One of the great things about our connected world is the way that we are able to use the power of the internet to connect with each other in so many ways. YouTube has been a powerful means of allowing people to upload videos the subjects of which cover the full range of human experience.
Every day though there are thousands of new videos uploaded to YouTube and finding a really worthwhile one can be very much like fishing in an ocean or finding the proverbial needle in a haystack. Well this morning, I came across a video, purely by chance when looking at the subject of “Information Literacy in Primary Schools” in a Youtube search.
For reasons known only to the search facility of YouTube, I finished up with a suggestion halfway down the page that was:
I decided to click the link and found myself looking at the story of a Primary school in Kenya. I saw the way that the school was trying to raise money to build a proper library for their pupils and noticed the poverty of their buildings and resources.
I found that there was a Part 7 of this video series and watched this as well. It was about the secondary school that shares the same site as the Primary school. Here again there were very few resources and the conditions for learning were terrible.
I felt the need to look at the source of these two fascinating videos and found that they came from a website that was about a book that was called “Staring At The Nyanza Sun”
I have now had the opportunity to look at all seven of these amazing videos. They tell the story of Dr Amos Otieno Odenyo who was born and raised in Kenya, became a Police Officer in Pre-independence Kenya but left because of the brutality that he witnessed by his fellow police officers. He gained a scholarship to a college in South Dakota in the U.S.A. but was only able to get to America to study by the help of something called the Mboya-kennedy Airlift (something which I have to admit I had never ever heard of).
The following videos tell of his experiences of study in college and then university in America. He eventually gained a PhD in Sociology and his later life is summed up in his obituary thus:
From 1972 until 2007, Dr. Amos Odenyo was a Professor of Sociology at York College (CUNY) in Queens, New York. He also served as the Chairman of the Department of Social Sciences during the majority of the years between 1972 and 1994. In summers of 1973 and 1974, Amos provided cross-cultural training to U.S. Peace Corps volunteers in Nairobi, Kenya, and in 1974 he was a Research Associate at the University of Nairobi. Amos published several articles focusing on Kenyan development and the culture of the Luo of western Kenya. Amos was a member of the Board of Trustees of World Education Inc., and a member of numerous professional associations in the fields of African Studies and Sociology.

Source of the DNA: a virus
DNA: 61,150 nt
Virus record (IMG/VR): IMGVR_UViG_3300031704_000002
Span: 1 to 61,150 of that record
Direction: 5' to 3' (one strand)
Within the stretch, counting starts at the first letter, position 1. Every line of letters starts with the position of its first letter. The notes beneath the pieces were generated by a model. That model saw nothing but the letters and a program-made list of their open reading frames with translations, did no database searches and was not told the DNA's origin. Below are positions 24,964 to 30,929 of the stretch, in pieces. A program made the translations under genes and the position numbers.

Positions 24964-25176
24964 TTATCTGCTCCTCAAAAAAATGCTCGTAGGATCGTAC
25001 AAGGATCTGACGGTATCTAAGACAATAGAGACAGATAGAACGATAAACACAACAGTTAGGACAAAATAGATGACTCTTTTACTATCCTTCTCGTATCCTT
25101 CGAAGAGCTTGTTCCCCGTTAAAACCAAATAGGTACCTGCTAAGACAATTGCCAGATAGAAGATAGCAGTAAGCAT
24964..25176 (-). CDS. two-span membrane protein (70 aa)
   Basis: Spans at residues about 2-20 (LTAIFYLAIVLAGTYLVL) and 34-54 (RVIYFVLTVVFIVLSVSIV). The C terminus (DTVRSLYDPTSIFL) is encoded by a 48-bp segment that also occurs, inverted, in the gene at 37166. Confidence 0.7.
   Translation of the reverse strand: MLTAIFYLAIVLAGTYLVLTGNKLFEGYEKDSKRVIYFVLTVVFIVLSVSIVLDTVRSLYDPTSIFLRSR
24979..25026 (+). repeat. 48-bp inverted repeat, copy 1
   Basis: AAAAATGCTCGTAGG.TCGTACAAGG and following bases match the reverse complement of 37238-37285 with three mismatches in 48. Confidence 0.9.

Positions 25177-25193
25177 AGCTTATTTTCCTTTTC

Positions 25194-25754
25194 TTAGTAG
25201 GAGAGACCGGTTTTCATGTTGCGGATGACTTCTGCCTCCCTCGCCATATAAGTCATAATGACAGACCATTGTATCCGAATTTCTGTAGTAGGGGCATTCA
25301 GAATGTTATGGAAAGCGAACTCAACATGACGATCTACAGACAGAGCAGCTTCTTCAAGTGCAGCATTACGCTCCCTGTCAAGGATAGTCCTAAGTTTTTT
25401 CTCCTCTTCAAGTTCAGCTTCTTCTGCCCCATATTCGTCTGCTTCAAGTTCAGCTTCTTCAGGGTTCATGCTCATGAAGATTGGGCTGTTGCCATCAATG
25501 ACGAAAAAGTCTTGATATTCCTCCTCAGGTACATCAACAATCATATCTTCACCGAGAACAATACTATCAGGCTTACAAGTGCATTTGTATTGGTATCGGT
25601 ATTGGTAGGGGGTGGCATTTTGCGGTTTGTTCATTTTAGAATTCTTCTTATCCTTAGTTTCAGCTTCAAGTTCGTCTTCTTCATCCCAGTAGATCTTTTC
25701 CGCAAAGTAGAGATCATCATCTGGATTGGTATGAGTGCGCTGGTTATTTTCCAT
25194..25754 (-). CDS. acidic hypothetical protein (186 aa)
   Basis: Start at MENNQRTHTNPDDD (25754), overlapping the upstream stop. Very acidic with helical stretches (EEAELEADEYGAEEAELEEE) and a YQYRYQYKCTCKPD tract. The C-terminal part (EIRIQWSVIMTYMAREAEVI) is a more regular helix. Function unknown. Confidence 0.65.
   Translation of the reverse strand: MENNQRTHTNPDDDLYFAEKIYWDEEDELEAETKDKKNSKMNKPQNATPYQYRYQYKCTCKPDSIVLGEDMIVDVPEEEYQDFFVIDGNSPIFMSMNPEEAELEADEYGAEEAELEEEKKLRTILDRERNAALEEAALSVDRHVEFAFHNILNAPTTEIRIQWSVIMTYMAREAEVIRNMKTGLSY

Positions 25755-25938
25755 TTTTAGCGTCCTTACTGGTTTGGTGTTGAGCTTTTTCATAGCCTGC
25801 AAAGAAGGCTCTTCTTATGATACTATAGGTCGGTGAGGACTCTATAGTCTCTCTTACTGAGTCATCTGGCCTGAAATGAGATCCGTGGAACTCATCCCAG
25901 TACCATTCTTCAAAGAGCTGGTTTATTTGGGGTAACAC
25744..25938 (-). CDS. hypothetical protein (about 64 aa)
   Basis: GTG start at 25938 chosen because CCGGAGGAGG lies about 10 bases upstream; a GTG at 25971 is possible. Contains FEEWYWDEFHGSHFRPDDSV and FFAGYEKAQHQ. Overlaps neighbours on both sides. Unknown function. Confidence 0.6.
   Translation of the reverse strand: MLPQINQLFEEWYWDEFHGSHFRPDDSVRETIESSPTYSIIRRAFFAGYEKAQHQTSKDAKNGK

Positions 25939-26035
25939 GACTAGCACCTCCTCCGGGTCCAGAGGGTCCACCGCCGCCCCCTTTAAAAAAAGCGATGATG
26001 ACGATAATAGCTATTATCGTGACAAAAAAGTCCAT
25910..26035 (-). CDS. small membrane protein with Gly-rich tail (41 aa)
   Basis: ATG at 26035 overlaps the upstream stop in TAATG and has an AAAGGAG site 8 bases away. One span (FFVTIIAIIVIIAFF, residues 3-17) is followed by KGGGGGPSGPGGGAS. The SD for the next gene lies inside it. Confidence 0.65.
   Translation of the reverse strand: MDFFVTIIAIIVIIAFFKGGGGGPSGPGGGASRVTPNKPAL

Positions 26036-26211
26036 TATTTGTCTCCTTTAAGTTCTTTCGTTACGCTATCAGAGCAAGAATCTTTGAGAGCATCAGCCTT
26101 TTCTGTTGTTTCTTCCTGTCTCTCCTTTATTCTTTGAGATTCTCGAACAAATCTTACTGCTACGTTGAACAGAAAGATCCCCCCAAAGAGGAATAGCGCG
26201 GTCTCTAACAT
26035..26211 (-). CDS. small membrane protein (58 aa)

In 1967, Amos married Mayone V. Dahlk of Grove City, Minnesota. The marriage was blessed with two children, Dina Atieno (born 1970), and Martin Odera (born 1971).
The second part of the book follows (Martin) Odera Odenyo in going back to his father’s roots in Africa and looking at the area that Amos had grown up in. This is where we see the documentaries about the schools in the village of Got Regea in Kenya and the reasons for promoting the book to raise awareness for their efforts to collect money to build proper facilities for the children in this area… to quote the website:
The village of Got Regea (in Gem, Kenya) is requesting your assistance in collecting books. Our goal is to create our first library. There are currently no facilities in Got Regea that offer this valuable learning resource. As a result, the community is deprived of one of the most basic centers of learning. Without access to books, literacy skills stagnate, professional opportunities disappear, and the cycle of poverty continues.
You can help turn this trend around by donating educationally oriented books, such as textbooks, history books, math and science manuals, encyclopedias, etc. Since electricity has recently been brought to Got Regea, we are also seeking to acquire a few computers for educational training. Most residents of Got Regea have never even seen a computer. A section of Got Regea’s library can be set aside for computers that will be used for technical familiarization and/or academic research through the use of CD-ROMS, DVDs, etc.
Local members of the Got Regea community are standing by to provide material, labor, and the use of land for the construction of Got Regea’s first library. However, we need your help to turn such an empty building into a vibrant and much needed beacon of hope and learning.
I have to admit that I have learnt so much about Kenya old and new from this book, the fascinating videos and the informative website. It was merely by chance that I came across the video. It shows what wonders exist out there if we are fortunate enough to discover them.
I hope that I may have played a small part in bringing more attention by the educational community to the book, videos and website.